mental health workplace wellness

Report: Employees ‘Too Embarrassed’ to Reveal Mental Health Issues

We have reported previously that the business costs related to mental health are not trivial. Employee Benefits News — in a piece titled “Poor mental health is costing employers billions,” reports that “because employees are not seeking treatment for these conditions, employers are losing an estimated $225.8 billion each year due to stress, anxiety, depression and substance abuse contributing to high turnover, burnout, exhaustion and decreased motivation.”

Further, according to Workplace Insights, businesses and workplace wellness programs can help address these issues by:

  • “Creating a wellbeing strategy that ensures that supporting employee wellbeing remains a priority”
  • “Promoting mental health and wellbeing initiatives in the workplace”
  • “Demonstrating that wellbeing matters to senior leaders”
  • “Being approachable and providing opportunities for employees to discuss their mental health”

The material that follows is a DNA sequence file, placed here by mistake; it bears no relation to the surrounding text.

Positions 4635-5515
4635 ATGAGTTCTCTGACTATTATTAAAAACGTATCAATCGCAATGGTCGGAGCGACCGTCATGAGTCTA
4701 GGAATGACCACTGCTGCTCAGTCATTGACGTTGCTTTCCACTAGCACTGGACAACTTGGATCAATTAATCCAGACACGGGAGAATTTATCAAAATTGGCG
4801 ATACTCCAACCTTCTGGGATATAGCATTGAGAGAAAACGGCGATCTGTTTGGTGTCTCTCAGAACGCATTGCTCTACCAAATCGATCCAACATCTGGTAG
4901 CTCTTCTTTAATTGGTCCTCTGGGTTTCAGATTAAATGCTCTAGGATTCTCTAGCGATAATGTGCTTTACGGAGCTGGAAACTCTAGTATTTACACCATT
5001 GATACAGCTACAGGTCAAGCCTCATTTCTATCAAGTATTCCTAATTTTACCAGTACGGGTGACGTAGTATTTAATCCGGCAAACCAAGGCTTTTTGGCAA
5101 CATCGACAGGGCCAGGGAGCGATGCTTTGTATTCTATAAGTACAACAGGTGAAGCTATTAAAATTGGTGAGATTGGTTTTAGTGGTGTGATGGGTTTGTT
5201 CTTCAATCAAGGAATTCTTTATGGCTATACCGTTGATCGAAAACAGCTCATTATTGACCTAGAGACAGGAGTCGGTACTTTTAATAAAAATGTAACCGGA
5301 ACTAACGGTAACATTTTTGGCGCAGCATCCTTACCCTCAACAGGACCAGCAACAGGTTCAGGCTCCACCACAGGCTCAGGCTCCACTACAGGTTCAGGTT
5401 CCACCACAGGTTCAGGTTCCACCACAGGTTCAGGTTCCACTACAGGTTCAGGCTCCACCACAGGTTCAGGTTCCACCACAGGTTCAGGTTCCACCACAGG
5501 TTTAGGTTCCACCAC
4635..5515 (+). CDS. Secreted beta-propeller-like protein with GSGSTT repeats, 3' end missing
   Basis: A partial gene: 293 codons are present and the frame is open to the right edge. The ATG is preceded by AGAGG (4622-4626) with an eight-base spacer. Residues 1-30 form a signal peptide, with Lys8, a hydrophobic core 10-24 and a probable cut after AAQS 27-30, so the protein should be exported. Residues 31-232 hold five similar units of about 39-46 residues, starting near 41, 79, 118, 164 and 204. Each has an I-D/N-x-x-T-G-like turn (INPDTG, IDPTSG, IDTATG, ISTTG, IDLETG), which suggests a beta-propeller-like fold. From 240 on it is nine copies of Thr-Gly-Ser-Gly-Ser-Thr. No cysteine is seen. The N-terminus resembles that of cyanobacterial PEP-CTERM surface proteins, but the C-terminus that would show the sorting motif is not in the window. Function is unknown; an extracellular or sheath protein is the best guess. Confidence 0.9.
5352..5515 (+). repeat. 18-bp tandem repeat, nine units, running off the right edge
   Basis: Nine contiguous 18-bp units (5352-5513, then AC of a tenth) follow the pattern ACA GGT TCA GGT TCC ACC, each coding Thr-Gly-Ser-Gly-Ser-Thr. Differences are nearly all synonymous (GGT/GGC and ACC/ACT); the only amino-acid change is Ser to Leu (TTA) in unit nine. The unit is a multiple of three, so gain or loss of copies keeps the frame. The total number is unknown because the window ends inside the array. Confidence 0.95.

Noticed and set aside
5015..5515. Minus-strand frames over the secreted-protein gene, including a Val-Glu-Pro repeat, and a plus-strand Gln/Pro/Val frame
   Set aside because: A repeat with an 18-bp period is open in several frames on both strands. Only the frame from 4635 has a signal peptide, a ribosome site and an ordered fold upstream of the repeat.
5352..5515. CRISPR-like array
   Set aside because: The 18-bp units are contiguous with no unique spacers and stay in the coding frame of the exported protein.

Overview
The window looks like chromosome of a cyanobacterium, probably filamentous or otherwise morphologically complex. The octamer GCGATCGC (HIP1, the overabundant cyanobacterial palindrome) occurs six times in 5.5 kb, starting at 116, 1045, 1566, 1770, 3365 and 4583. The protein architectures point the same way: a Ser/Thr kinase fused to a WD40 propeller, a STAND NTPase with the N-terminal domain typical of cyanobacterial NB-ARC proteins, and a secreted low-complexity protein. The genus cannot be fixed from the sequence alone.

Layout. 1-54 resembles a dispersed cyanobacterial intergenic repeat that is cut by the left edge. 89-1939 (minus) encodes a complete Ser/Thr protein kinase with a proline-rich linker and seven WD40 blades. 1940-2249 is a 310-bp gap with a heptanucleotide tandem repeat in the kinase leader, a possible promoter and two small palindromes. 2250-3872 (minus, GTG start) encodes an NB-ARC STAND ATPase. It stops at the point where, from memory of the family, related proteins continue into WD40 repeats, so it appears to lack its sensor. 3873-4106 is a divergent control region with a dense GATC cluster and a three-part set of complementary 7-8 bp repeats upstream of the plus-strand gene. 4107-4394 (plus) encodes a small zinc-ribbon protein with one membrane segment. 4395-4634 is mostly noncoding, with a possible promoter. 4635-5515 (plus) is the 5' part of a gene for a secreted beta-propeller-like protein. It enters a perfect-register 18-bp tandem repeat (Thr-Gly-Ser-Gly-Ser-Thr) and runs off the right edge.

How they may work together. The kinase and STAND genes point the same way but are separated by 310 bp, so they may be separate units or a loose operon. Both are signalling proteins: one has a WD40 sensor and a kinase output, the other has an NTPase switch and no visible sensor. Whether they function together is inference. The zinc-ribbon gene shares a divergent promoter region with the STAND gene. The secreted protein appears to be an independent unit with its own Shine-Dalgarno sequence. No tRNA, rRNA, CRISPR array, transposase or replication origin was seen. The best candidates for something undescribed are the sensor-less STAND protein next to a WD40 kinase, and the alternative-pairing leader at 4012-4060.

• “Empowering people to be able to take time off to attend medical appointments or treatment; and”
  • “Making adjustments to the working environment and working hours of someone coping with mental health challenges”

A new Workplace Insights piece reports that the challenge may be even greater than previously thought: “Two thirds of workers too embarrassed to tell boss about mental health issues.”

The data support the important role that a well-run workplace wellness program can play in promoting mental health awareness in the office.

The piece states: “New research from job site CV-Library claims that nearly two thirds (60.2 percent) of employees feel embarrassed about disclosing information on the state of their mental health with their employer. What’s more, 60.8 percent feel they cannot talk about it with their boss.

Other troubling  findings from the research include:

  • “Nearly two thirds (64.2 percent) of workers fear their employer would judge them if they spoke about their health issues”
  • “A further 46.8 percent worrying that doing so will make them look weak”
  • “One third (36.7 percent) fear that they would get fired if they told their boss about their mental health issues”
  • “63 percent said that they would feel guilty taking time off work for mental health reasons”